6 Women Share Their Real-Life Salary Negotiation Experiences
Over the course of my short career, I've found it really helpful to glean tips from the experts that show me it's possible to negotiate for more-a promotion, more time off, a raise. Anything that's going to tell me how to make more money is a win in my book, especially since I'm still pretty young and do not have a lot of work experience to draw from.
I've even tried to put some of the tactics on. I've read about it in practice, but it's never as easy as the articles make it seem. Either the advice does not quite fit my situation, or I can not quite muster the gumption to make-and-stick to-the demands I rehearsed the night before. Take salary negotiations. If you peel away all the layers, you're going to walk in someone's office and asking them for money. This is awkward and scary and weird (Right? It can not just be me.) But I know that other women have successfully done it just like that: they went to their boss's office, asked for money, and walked out with more money.
I wanted to know how they did it. So I asked a bunch of them to lay out exactly how these salary negotiations went down. Here, six women share stories of the times they’ve successfully negotiated salary—complete with the specific strategies they used to do so.
1. Jessica D., 30, event coordinator
Wage before negotiation: $ 16 / hour
Wage after negotiation: $ 65,000 annually
"I was an event coordinator for a high-end restaurant, making about $ 16 an hour. After two years with the company in one of my specific roles, I was responsible for things well above my paygrade. The role was demanding, and I was still getting slapped on the wrist for logging overtime.
When our corporate manager was in town, I asked to meet him for coffee, and he graciously accepted. I came with a year’s worth of data—including revenue I’d contracted, what percentage of our department’s revenue I was responsible for, and a list of my responsibilities.
He then set up a meeting with my boss's boss ( who's previously denied me a raise) and the vice president of the company. I came to this meeting with a 12-page packet detailing major clients I'd worked with, high-revenue events I'd overseen, and more. I realized that by not having manager-level access, I could not provide the kind of experience. U.S. Department of Labor to further illustrate how much I was doing.
I made sure not to mention my coworkers and their salaries; I focused on myself, emphasizing that I wanted to work more, do a good job, and provide proper support for those around me. They came back to me with a new position they’d created just for me—an assistant director title and a salary that was more than doubled what I was making before.
I’m glad I didn’t take no—rather, ‘sorry, we just can’t’—for an answer. I went to my higher-ups at least four times in a six-month period, and I always made sure to back up my requests with data. The promotion I ended up receiving not only made me the youngest manager at our location, but also one of three women and the only person of color to be named a manager on our team.”
2. Suzanne O., 38, recruiter
Wage before negotiation: $ 115,000 annually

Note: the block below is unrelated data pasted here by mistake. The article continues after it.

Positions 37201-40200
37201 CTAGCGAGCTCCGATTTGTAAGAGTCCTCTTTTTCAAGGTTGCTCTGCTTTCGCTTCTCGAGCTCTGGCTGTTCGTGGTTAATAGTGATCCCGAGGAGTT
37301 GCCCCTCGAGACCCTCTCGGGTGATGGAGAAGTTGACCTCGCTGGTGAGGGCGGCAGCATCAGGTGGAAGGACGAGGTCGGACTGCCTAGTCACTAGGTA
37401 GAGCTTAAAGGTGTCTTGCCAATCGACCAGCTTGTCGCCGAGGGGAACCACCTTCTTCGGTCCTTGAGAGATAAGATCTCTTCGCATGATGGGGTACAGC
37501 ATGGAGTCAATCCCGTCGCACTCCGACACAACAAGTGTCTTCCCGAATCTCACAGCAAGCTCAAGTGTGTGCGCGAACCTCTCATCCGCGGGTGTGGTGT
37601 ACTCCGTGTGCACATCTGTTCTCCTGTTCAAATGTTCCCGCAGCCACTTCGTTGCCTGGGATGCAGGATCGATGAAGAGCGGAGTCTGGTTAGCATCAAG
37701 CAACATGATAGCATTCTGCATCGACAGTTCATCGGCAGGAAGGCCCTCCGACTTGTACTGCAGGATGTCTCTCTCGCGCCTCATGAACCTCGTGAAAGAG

Wage after negotiation: $ 220,000 annually
"When I realized one of my coworkers was being paid more than me, I started networking externally. I quickly learned just how valuable my skills were in the market. Within six weeks, I had three job offers. I had not been meant to negotiate for new roles, but as it turned out, I was being paid a lot less than I could've been.
Even though I've got negotiated fairly pretty extensively, I discovered I struggled to advocate for myself in the moment. So I hired a negotiation coach. Having a professional and unbiased perspective on how much I was worth was immensely helpful for me, and my coach was able to choose between two competitive employers.
One of the employers (who I really liked, we'll call them Company A) was taken a while to get me an offer, while the other (Company B) had already made one. I felt inclined to choose Company B's offer, since it had been made, but it was my job to get the other offer. that while I'd been interviewed with another company, I was very interested in them. I hoped they could get me an offer so I could take the weekend to consider both options.
Then, the tables turned. Not only was the company A was very understanding, but they also told me they did not want me making any decisions without first flying out and meeting with their CEO. Within days, I was on a paid flight to chat with their CEO-who made an offer (with an increased salary!) On the spot. Given their commitment to personal attention, I ended up choosing the company A.
I've now been an executive recruiter for years, and I've seen people (especially women) negotiate at the wrong level time and time again; they aimed too low instead of positioning themselves to get a much higher title and salary-as well as more responsibility. I used to want to fall into this trap, too-negotiating for a few dollars more, rather than realizing my full potential.
I wholeheartedly encourage people to position themselves for the job they want-rather than the one they already have. I also highly recommend hiring a negotiation coach. Having someone to hold me accountable, help me, prepare for my negotiation, and reiterate my value completely changed my career-well worth the investment. "
3. Jodi L., 43, government contractor
Wage before negotiation: $ 115,000 annually